“A lot of what we had hoped to accomplish before next season he’s able to do,” Morey said. “He’s another guy that can attack the basket, can shoot, can make plays for others.”

Days after the season ended, Morey precisely described that need. Even then, he knew the Rockets would chase LaMarcus Aldridge, but would be unlikely to land him. He believed the Rockets would keep the bulk of their own free agents. But he knew even with better health and improvement, the Rockets would likely need help in the backcourt.

“Coach (Kevin McHale) feels and I agree, we could use another playmaker on the perimeter,” Morey said then as if he had skipped to the end of the book. “If it is something we can address, we will. Play off the catch playmaking. There are times people are loading up on James. To have a guy that can play off the catch, attack the basket, finish, make a play, that kind of thing. It’s not easy to find.”

The Rockets found that with Lawson, needing to give up only spare parts and a protected first-round pick because Lawson’s trade value shrank so greatly with his second DUI arrest of the past six months. Lawson was in rehab when the deal was completed and when he spoke to McHale on Monday.

Morey said the Rockets believed Lawson’s rehabilitation gave them confidence he will overcome issues and move past incidents he acknowledged are the type that “have a history of potentially recurring.” But he described the risk of obtaining Lawson as part of all deal-making. There was no doubt about the void that needed to be filled.

“As we saw, especially when we played tougher teams last year, we struggled against teams that would really load up on James Harden. We feel that will be a lot more difficult for teams to do now.”

“People always used to … say our point guard position was terrible, the worst, whatever. I always pointed out that Pat Beverley was a really good player. He’s just maybe suffering compared to all these perennial All Stars we go against in the West. Obviously, we’re still going to be going against those very difficult All Stars, but Ty Lawson is somebody who gives you a top 10 point guard in the league, somebody who can really help us.”

While Beverley can be the 3-and-D point guard that meshes well with Harden, Lawson is a second ball handler and playmaker needed when teams try to wrap their defense around Harden. With the second unit, he not only can be a needed playmaker, Lawson’s strengths – running an up-tempo offense and playmaking in pick-and-roll – fit well with Corey Brewer on the break and Clint Capela on pick-and-rolls.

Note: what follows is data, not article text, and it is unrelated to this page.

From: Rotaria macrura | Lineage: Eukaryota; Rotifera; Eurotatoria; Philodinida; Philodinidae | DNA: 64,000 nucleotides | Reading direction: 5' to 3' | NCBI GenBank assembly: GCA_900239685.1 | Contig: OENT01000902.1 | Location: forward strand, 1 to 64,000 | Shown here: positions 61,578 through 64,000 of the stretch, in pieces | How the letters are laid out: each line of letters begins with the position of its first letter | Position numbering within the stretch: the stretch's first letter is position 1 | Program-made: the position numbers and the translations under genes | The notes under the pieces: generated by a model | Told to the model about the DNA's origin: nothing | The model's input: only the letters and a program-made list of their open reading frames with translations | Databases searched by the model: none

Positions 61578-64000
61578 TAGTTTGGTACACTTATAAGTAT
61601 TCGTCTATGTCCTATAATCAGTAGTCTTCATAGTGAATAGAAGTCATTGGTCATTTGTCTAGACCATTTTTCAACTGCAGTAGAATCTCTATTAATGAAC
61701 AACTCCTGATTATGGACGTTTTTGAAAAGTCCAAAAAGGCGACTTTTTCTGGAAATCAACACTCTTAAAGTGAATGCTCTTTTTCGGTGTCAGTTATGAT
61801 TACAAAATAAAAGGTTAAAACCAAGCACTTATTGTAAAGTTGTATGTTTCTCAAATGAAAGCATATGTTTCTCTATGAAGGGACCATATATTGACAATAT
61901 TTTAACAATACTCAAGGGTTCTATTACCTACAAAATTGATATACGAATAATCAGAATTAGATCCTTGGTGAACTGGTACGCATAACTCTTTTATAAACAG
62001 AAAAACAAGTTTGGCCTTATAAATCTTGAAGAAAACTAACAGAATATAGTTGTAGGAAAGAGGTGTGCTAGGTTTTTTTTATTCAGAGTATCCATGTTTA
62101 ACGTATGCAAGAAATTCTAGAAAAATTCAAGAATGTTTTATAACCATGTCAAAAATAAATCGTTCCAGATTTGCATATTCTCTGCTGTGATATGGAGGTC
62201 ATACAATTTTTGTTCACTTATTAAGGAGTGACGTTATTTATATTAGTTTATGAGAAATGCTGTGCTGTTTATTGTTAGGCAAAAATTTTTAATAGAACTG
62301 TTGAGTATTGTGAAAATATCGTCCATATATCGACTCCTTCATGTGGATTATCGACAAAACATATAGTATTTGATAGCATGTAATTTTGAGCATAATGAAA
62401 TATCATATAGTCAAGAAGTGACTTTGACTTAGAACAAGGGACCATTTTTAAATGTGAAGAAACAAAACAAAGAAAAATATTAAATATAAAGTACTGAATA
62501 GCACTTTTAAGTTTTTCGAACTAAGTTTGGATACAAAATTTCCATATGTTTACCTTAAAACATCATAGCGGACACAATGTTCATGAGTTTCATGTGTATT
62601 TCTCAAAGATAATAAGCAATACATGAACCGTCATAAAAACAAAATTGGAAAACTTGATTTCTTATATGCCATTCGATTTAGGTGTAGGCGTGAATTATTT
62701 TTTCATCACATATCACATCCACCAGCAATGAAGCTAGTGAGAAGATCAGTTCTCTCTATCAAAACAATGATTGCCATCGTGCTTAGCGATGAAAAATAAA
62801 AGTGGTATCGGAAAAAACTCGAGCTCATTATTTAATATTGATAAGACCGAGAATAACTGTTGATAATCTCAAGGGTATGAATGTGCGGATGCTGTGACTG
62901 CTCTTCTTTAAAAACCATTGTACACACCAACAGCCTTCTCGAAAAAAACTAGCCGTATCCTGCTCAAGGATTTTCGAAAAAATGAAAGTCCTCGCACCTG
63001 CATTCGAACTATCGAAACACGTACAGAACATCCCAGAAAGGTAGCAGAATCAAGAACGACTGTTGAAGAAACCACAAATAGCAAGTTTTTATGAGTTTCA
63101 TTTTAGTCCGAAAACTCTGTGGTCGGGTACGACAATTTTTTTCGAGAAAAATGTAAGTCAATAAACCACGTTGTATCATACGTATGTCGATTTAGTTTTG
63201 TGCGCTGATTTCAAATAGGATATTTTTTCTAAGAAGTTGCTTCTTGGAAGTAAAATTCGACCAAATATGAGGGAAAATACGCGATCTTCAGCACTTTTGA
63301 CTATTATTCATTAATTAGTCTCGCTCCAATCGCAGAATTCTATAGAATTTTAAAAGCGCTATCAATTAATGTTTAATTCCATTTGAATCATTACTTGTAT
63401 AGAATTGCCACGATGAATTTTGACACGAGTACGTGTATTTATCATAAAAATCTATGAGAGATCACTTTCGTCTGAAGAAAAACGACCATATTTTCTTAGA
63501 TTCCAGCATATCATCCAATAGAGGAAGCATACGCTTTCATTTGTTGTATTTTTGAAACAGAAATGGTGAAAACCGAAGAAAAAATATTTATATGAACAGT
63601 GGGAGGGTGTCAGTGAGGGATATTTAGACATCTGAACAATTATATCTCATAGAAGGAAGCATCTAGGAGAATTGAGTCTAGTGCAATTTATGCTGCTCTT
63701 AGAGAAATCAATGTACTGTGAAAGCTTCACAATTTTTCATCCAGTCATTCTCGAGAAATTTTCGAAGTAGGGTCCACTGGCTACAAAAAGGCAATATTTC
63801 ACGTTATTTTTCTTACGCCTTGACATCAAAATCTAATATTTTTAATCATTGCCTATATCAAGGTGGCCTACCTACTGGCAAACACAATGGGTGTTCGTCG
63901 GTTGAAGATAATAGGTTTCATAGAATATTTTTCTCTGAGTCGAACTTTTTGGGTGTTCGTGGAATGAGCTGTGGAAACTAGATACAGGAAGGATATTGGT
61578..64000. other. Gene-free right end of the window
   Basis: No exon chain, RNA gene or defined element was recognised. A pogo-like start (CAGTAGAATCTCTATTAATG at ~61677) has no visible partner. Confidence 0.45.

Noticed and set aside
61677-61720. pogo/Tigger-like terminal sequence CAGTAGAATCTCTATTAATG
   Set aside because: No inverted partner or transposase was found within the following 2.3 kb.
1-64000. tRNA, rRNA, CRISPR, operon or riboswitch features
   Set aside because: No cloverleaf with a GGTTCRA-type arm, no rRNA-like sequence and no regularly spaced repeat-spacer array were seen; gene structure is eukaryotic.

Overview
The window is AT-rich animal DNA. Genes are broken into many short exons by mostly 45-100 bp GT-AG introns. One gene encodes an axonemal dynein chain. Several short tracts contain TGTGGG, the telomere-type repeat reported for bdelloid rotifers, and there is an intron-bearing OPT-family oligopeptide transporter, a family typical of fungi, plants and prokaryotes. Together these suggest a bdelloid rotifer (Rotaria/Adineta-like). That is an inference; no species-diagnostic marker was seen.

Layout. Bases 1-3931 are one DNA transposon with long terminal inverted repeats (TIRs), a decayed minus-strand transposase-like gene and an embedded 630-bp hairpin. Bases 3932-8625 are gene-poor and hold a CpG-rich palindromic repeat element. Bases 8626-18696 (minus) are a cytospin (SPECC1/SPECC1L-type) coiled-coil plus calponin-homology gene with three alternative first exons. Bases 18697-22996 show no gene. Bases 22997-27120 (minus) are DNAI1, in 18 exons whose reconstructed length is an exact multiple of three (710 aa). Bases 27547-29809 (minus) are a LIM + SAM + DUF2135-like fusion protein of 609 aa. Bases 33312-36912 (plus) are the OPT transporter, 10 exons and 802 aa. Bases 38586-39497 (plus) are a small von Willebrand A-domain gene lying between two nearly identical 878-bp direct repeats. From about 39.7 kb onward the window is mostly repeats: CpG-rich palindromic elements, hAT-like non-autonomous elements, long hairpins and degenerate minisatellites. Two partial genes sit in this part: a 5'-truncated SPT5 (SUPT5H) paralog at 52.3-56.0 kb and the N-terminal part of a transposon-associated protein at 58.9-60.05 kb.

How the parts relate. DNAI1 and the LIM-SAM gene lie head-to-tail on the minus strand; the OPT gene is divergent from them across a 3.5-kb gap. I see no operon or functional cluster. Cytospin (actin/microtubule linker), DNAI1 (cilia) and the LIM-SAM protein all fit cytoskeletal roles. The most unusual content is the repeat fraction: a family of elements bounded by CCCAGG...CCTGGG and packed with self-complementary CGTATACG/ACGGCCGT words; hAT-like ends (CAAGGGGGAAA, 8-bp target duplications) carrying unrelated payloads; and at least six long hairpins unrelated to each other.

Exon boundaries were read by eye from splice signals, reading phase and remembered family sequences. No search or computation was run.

“Coach McHale and Ty spoke for quite a while again today,” Morey said. “Coach McHale left that conversation feeling very good. Ty does not come in expecting anything. He just wanted to join a team with James Harden, Dwight Howard and a bunch of other guys he knows on the team like Trevor Ariza. I do think it does work either with him as a starter or off the bench.

“When James is off the floor, I do think Ty is going to add a lot and when James is on the floor it’s going to be much more difficult to double team James off pick-and-rolls when you have a secondary playmaker like Ty on the floor.”


No. 4: Paul Pierce is heading home It took him nearly two decades, but after 17 seasons in the NBA, Paul Pierce has returned home. After years with the Celtics, Nets and Wizards, the Inglewood, California native signed with the Los Angeles Clippers and, as Gary Washburn writes in the Boston Globe, Pierce is already playing a big part with the Clippers…

“It’s been pretty wild,” Pierce said of convincing Jordan to pass up a max contract offer with the Dallas Mavericks and return to Los Angeles. “I think that whole saga took a form and shade of its own. It got a lot bigger than it was supposed to be.

“I made my decision to be a Clipper. DeAndre [Jordan] changed his mind to be a Clipper.”

After verbally committing to the Mavericks, Jordan had second thoughts and began contacting Clippers players. A contingent of players, led by Pierce, Chris Paul, and Blake Griffin, headed to Houston to speak to Jordan.

“I wasn’t there last year with that team, so I kind of sat in and voiced what I thought but I was on the outside looking in,” Pierce said. “I think guys cleared the air if there was any tension, but I think a lot of the media made it more than it was.”